The Queen reveals the special meaning behind the names of her new pups

The Queen has chosen names for her two new pups - and each name has a special meaning for the monarch.

The Queen, 94, has named the corgis Fergus and Muick. Fergus is a dorgi - a cross between a corgi and a dachshund - named after her uncle Fergus Bowes-Lyon, who died in 1915 during World War I, reports the Sun.

And meanwhile, Muick, who was reportedly bought for £2650 ($5130) is named for Loch Muick on the Queen's estate in Scotland, where she and her family regularly travel for picnics during their holidays.

The news of the Queen's new additions came earlier this month as Prince Philip was recovering from his heart surgery at St Bartholomew's hospital in London.

The Queen lives with her new pups on the grounds of Windsor Castle amid a small, tight-knit group of staffers during the pandemic.

It's also just months after the Queen was said to be mourning the loss of Vulcan, the dachshund-corgi cross which had been her companion since at least 2007. He died a few weeks before Christmas.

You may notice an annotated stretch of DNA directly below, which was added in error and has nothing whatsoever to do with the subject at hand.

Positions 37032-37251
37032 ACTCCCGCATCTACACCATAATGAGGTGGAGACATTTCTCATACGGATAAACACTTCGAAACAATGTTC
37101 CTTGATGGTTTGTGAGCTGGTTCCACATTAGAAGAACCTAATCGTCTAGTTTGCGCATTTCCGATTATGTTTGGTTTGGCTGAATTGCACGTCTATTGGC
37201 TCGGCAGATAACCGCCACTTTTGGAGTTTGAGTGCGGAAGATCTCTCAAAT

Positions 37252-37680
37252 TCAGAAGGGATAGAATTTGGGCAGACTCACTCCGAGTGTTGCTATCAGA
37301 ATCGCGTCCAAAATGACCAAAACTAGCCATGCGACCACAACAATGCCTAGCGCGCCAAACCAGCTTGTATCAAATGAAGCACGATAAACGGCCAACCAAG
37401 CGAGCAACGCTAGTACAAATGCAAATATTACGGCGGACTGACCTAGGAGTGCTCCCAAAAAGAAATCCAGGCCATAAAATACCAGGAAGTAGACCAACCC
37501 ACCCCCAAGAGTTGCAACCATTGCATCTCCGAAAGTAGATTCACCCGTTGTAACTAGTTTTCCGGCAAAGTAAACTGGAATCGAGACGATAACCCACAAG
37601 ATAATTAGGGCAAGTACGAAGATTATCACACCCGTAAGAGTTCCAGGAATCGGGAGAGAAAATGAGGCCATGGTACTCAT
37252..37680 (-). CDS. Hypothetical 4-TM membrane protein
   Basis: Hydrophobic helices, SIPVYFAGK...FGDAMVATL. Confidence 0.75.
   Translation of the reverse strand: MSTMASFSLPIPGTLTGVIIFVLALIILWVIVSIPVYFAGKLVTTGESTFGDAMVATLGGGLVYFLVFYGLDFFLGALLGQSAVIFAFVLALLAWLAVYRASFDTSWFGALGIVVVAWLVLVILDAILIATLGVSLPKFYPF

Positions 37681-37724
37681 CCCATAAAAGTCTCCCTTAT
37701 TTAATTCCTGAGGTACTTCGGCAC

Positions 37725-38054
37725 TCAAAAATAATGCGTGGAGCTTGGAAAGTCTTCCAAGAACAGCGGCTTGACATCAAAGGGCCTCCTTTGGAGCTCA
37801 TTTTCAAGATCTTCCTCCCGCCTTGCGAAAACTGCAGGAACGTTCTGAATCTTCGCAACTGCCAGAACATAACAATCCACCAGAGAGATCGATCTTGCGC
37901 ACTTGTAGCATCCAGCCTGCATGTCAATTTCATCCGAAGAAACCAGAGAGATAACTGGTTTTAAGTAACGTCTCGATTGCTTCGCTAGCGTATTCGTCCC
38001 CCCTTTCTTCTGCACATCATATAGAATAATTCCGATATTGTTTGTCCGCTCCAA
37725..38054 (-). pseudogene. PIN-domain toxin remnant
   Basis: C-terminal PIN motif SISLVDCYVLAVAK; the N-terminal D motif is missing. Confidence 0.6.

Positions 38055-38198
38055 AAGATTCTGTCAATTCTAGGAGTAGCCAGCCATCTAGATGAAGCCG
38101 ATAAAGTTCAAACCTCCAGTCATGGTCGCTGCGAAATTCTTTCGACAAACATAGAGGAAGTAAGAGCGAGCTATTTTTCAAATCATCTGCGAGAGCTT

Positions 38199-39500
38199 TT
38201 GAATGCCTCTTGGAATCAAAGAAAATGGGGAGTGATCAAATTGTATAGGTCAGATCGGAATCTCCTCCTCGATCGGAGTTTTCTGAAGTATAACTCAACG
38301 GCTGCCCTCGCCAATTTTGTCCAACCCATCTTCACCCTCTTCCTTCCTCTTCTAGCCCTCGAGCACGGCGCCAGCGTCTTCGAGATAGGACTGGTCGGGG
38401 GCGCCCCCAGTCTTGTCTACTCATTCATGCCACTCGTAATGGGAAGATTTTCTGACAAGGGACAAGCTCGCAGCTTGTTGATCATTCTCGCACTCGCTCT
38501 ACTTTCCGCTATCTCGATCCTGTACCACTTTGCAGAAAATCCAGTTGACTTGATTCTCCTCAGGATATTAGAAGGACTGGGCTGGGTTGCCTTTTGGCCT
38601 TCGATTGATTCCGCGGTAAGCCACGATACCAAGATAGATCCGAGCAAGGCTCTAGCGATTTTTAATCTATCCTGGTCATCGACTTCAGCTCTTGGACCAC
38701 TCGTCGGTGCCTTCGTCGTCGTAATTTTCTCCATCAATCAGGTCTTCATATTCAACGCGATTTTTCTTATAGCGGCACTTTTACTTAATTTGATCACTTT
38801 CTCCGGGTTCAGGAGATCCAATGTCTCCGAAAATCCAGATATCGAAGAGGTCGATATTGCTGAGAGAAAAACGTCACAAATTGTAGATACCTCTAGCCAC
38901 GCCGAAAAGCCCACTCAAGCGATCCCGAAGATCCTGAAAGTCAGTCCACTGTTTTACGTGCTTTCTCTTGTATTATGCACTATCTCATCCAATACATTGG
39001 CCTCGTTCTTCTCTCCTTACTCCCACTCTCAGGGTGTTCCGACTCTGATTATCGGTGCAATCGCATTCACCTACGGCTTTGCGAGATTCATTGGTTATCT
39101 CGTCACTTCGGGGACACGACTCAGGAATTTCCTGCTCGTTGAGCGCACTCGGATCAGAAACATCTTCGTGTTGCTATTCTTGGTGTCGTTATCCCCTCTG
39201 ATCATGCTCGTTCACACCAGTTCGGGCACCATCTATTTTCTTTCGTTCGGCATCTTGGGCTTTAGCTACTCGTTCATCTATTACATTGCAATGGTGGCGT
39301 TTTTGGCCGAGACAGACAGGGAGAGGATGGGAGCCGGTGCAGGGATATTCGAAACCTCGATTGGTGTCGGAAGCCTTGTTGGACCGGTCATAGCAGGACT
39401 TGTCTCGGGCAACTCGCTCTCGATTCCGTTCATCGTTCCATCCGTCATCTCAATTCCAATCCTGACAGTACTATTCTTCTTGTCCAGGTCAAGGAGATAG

In 2015 the Queen's informal adviser Monty Roberts said she would no longer replace her corgis as she didn't want to leave any of them behind when she dies.

"She didn't want any more young dogs. She didn't want to leave any young dog behind. She wanted to put an end to it," he told Vanity Fair.

But another source told the Sun the Queen was "delighted" with her new additions and that it was "unthinkable" that she wouldn't have any corgis.

"It's like the Tower of London not having any ravens. They have only been there a couple of weeks but are said to be adorable and made the castle their home.

"Both are said to be bringing in a lot of noise and energy into the castle while Philip is in hospital."

This article was first published on the NZ Herald and is republished here with permission.